Aid sector calls on government to act on Senate inquiry into Afghanistan final report

ACFID – the Australian Council for International Development – has welcomed a Senate committee report calling on the government to act urgently in the face of the crisis in Afghanistan, including by continuing to increase funding levels and improving the process of visa for refugees.

The Senate Foreign Affairs, Defense and Trade Committee released its report on Australia’s engagement in Afghanistan on Tuesday afternoon.

The report recommended that the Australian government consider how it plans to provide humanitarian assistance to the Afghan people over the long term without explicitly recognizing the Taliban as the legitimate government in power.

ACFID CEO, Marc Purcell, said:

“We welcome the report and its recommendations, which recognize the scale of the urgent humanitarian needs in Afghanistan, and also set out exactly what Australia can do to help the Afghan people.

“Afghanistan is the biggest humanitarian crisis in the world. We want Australia to be a key player in contributing to efforts to mitigate the impact on its people. We call on the government to respond to the sector’s request for $100 million a year for continued humanitarian assistance in Afghanistan and to expedite resettlement.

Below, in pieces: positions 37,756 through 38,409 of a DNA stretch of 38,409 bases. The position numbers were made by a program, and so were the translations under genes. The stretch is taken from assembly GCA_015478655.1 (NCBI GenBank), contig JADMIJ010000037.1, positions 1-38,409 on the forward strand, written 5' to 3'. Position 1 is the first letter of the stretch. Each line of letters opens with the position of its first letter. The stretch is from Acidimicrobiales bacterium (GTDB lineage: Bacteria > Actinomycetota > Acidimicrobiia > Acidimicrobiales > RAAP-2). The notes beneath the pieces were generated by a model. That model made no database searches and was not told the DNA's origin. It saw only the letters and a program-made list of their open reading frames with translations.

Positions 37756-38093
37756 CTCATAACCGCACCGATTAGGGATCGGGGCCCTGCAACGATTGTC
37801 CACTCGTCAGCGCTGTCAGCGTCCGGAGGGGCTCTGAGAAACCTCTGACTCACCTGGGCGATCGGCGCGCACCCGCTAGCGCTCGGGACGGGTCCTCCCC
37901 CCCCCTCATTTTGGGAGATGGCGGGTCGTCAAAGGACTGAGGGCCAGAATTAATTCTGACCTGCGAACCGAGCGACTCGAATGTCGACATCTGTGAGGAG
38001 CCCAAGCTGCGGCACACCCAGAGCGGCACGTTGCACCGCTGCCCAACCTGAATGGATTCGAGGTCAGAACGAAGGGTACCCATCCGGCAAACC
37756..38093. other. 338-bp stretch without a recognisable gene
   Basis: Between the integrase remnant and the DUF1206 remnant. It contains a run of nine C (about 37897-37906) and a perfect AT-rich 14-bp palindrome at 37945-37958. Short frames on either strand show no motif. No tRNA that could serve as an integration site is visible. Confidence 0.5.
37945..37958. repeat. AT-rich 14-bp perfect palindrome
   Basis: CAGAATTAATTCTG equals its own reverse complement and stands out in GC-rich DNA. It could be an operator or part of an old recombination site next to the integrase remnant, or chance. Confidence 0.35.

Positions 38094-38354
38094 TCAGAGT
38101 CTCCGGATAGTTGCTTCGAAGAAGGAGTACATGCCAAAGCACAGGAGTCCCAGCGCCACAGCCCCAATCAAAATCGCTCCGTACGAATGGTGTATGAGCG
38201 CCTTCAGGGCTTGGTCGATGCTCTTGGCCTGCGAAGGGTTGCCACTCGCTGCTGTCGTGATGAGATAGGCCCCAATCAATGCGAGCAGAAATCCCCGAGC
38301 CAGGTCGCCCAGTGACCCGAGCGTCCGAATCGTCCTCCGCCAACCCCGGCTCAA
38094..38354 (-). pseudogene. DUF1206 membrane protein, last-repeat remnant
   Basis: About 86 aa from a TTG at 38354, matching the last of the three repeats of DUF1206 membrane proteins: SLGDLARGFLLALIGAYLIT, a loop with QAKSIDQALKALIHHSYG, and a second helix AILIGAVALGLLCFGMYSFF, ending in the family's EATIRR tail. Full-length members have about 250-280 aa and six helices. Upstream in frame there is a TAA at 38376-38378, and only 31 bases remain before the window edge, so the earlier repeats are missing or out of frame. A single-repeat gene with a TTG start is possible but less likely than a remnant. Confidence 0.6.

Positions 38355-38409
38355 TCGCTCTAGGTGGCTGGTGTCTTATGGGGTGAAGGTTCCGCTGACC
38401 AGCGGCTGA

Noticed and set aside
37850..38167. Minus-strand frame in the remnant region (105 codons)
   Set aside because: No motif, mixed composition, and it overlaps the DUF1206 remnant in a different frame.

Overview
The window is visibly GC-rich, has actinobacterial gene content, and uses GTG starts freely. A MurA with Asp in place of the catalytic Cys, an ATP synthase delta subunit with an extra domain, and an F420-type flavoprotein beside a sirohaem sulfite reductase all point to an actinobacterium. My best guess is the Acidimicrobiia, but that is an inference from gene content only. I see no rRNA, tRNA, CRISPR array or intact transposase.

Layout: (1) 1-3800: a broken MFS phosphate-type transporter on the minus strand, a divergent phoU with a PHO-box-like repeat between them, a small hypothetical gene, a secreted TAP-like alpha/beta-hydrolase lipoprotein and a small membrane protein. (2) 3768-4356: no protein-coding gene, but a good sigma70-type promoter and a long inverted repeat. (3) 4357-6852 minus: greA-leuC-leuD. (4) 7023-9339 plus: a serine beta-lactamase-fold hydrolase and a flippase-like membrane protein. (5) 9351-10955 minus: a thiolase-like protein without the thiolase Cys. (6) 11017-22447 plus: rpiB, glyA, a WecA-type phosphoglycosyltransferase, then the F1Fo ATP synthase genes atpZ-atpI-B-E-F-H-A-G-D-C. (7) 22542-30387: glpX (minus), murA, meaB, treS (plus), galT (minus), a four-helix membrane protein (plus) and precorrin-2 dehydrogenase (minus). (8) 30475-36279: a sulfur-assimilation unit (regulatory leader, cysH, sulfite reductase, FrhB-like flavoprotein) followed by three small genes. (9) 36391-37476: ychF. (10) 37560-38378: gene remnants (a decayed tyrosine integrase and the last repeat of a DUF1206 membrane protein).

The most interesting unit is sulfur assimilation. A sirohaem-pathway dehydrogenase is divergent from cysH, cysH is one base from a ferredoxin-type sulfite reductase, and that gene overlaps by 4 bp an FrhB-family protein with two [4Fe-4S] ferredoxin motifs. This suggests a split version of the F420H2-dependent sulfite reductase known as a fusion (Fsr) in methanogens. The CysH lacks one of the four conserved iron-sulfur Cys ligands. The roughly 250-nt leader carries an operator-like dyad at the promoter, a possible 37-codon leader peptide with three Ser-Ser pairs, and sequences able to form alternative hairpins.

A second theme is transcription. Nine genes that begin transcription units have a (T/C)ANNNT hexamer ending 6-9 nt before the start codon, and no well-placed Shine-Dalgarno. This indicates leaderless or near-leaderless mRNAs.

The report identifies key actions Australia should take, including providing continued funding, working with NGOs and humanitarian agencies to provide this funding, improving visa application processes and working on resettlement plans.

The Committee’s report also drew attention to the growing cash crisis in Afghanistan. Money does not flow freely in and out of Afghanistan, which means Afghans find it difficult to obtain cash, which limits their ability to access goods and services.

ACFID urges the government to speed up the dispersal and delivery of aid now, and ensure that it gets to where it is most needed. He also wants the government to fund international and local humanitarian agencies and NGOs and, above all, local civil society organizations.

Acting Director General of International Programs at Save the Children, Francis Woods, said:

“Australia cannot wait for the situation to stabilize in Afghanistan before supporting local and international agencies providing lifesaving aid to millions of people facing starvation.

“Without direct and continued support to NGOs operating in Afghanistan, the ability of organizations to continue providing this essential assistance will be reduced, risking many more lives. Now more than ever, Afghan children need Australia’s help.

Purcell added: “We want the government to wholeheartedly accept and urgently implement each of the Committee’s recommendations.”

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Norman D. Briggs